SULLIVAN - LINDSEY SALTBOX HOUSE
The Sullivan-Lindsey prairie saltbox house was moved by the Franklin Grove Area Historical Society on July 17, 1989 to the Chaplin Creek Historical Site. One of the few original prairie saltbox houses remaining on the Illinois prairies, it was donated to the society by Lois Lindsey Calhoun and her brother, Richard Lindsey, both of Rockford, so it could be preserved. Located several miles west of Rochelle, the house faced south toward what is now Illinois Highway 38; at the historical site it sits on a slight hill overlooking the site and faces east.
Since the house had been built in three sections, it was moved to the site in three sections. In the intervening less than three weeks between the moving and the Summer Harvest Festival much had to be done. The three sections were positioned over the cement foundation which had been poured earlier and were "tied" together, the gables were attached and work was started on replacing the roof and the fieldstone foundation. The dedication ceremony was part not only of the festival but of a reunion of the grandchildren of Nellie Sullivan Lindsey, the last of the family to live in the house. Family members came from Iowa, Colorado, Kansas, Texas, Illinois and elsewhere to gather with the family of Floyd Koch, who with his family had farmed the Sullivan-Lindsey land for 50 years.
The term "saltbox house" derives from the characteristic shape of the dwelling which closely resembles the old-time saltbox used by early housewives. Salt was a very precious commodity because of both its scarcity and its cost so it was kept under lock and key. The wooden saltbox had a slanted hinged cover which could be lifted and thrown back when salt was needed. The box was securely fastened to the wall near their fireplace or stove and was common in kitchens until the advent of the modern cupboards and counters of today's lifestyle.
Nor was the saltbox house the invention of the American colonist or pioneer. The primitive English saltbox house was commonly one room with a sleeping loft above it and a leanto continuing the roof line in the rear; Americans simply enlarged the concept to two rooms upstairs and two downstairs plus the leanto.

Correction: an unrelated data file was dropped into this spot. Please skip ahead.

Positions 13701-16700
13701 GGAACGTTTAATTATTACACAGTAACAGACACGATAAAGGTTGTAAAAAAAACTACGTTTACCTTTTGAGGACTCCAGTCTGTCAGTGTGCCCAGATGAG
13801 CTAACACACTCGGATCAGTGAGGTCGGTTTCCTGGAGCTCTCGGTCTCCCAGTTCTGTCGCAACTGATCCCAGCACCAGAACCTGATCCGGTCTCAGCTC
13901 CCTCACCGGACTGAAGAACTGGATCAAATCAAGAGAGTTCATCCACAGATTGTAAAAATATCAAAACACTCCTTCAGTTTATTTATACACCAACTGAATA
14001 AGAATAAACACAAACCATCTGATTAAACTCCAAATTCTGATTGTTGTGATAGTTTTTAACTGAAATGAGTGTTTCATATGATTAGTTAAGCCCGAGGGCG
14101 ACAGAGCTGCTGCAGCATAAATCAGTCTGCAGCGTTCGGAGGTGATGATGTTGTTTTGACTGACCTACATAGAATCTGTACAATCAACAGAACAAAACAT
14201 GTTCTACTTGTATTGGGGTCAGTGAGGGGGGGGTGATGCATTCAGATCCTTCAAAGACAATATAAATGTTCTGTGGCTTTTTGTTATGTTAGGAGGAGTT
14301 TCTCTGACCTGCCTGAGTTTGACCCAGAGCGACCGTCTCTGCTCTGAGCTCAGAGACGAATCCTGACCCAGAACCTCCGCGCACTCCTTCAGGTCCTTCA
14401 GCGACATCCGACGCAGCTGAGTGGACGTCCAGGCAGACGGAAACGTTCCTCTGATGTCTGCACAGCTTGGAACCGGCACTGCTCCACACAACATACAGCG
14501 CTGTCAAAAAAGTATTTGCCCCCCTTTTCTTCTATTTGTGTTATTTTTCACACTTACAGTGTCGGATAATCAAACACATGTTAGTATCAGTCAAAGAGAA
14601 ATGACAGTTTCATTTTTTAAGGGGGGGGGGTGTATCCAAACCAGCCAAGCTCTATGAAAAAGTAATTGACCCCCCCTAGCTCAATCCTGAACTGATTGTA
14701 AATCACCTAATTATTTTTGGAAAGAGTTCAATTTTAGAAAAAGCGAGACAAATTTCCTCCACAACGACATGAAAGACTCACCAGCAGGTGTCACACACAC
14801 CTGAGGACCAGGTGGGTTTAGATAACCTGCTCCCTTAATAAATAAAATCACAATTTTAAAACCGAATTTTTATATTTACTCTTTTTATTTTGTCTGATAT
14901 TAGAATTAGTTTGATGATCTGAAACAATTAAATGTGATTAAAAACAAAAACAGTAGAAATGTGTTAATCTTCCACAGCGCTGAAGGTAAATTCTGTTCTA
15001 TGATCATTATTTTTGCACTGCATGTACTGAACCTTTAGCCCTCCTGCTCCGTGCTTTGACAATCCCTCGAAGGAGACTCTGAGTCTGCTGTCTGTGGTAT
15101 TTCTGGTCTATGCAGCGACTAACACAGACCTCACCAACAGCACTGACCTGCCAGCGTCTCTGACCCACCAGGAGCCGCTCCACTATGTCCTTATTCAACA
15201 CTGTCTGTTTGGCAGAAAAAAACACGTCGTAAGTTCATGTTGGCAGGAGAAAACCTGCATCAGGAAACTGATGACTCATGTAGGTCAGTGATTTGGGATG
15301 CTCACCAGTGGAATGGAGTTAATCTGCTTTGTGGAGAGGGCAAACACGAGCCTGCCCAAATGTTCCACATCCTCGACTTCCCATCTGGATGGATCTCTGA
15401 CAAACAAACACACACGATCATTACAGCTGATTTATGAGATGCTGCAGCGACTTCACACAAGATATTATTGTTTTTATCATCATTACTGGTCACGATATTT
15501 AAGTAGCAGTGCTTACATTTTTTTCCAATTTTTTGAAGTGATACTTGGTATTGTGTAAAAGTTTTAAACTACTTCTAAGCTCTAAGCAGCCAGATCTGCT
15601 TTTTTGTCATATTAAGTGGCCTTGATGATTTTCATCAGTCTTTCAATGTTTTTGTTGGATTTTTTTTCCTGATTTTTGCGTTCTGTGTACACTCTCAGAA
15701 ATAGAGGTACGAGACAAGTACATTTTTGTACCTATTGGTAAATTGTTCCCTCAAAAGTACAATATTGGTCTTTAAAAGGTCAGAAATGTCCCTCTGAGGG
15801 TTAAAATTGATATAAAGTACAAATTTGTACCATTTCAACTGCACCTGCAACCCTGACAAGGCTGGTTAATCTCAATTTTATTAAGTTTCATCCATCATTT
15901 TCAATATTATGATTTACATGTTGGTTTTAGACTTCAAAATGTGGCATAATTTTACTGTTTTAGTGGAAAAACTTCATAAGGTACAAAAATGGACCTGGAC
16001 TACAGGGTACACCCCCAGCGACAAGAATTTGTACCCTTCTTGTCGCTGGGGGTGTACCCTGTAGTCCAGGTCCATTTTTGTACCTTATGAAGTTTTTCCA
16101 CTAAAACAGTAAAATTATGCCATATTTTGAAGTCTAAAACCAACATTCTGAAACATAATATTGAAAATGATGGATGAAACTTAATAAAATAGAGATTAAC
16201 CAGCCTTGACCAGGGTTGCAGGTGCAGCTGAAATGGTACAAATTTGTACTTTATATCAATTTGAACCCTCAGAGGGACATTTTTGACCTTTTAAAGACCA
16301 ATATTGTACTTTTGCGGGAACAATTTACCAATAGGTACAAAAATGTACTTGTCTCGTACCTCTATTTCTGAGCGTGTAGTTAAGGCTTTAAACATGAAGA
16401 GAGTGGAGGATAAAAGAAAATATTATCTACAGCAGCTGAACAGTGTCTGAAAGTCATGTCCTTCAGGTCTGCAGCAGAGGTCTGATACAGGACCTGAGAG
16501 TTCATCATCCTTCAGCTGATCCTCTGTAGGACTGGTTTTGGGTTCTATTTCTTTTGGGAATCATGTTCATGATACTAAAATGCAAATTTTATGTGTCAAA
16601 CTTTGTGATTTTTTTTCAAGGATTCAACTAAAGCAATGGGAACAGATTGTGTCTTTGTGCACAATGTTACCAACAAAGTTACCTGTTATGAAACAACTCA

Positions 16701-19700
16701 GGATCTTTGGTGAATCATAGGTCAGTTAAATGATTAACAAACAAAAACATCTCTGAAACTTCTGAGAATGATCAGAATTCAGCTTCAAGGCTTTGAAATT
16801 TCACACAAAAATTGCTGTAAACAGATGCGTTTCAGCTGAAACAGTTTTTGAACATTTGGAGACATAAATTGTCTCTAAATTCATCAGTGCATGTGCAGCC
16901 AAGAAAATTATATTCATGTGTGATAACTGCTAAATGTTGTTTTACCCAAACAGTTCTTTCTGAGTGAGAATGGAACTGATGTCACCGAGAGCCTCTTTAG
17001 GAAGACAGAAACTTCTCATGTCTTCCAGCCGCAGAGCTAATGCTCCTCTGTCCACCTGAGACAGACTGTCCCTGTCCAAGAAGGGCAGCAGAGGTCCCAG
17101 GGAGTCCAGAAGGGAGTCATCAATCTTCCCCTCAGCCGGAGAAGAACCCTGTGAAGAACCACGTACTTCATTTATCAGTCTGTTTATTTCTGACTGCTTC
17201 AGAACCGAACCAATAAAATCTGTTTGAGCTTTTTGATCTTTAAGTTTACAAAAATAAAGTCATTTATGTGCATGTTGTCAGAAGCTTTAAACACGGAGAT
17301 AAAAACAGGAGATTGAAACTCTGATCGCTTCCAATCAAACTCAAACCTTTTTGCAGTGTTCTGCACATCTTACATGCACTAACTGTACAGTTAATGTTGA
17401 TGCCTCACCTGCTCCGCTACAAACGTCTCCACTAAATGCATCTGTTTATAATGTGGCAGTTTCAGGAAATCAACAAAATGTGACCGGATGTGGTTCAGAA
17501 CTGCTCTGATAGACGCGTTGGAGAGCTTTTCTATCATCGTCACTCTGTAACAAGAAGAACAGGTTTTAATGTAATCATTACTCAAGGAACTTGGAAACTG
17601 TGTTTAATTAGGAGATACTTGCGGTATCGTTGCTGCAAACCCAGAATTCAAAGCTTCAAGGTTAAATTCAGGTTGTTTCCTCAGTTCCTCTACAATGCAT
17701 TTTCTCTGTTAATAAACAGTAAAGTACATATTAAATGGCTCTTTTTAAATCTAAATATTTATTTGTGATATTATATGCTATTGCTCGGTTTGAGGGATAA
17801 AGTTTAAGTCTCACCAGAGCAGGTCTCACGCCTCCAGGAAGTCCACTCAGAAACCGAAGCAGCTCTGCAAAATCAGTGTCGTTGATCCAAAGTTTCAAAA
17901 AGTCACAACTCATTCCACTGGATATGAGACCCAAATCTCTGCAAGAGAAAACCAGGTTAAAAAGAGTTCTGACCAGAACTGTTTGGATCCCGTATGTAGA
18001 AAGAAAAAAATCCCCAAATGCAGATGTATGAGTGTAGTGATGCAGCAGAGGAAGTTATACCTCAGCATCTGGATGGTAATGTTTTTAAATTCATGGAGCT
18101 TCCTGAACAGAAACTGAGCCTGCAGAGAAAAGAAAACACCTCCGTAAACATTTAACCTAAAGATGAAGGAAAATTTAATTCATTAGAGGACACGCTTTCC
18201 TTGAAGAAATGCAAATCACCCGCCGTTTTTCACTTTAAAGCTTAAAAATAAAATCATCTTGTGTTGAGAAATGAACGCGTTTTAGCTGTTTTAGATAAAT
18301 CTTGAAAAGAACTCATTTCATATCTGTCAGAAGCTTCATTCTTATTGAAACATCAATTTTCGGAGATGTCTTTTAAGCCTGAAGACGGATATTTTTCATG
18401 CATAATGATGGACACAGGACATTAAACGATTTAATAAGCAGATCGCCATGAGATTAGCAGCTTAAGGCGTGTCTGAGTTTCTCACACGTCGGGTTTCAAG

It is believed that the Sullivan-Lindsey saltbox house was built originally as two rooms downstairs and two upstairs with "eyebrow" windows on both the long sides of the bedrooms. The good-sized kitchen and the two smaller rooms behind it probably were added to the rear of the house as a leanto and it then became a saltbox house. Also probably at a still later time, the parlor with its "funeral doors" was added next to the kitchen but with access only from the outside and from the original living-room. One notes that the house must have always been cold since the outside walls were only clapboard, lathe, and horsehair and sand plaster.
John Sullivan was born in Ireland. In 1854 he is known to have traveled to the Rochelle area on the newly-completed section of the Chicago Air Line Railroad (now part of the Union Pacific Railroad) to look at his land which he had purchased "sight unseen" while still in Massachusetts. Sullivan's wife, Betsy M. Willey, was born in Pennsylvania and came to Illinois with her family in 1853. She had been a schoolteacher in her native state and continued to teach in Illinois until in 1865 she married the neighbor man, John Sullivan, in Oregon. Immediately the young couple moved into their new home on a farm adjoining that of their parents. Four children were born to them, including Nellie (Mrs. Eugene) Lindsey who lived in the saltbox house until she moved to Rochelle in her later years.
Eloise Van Hise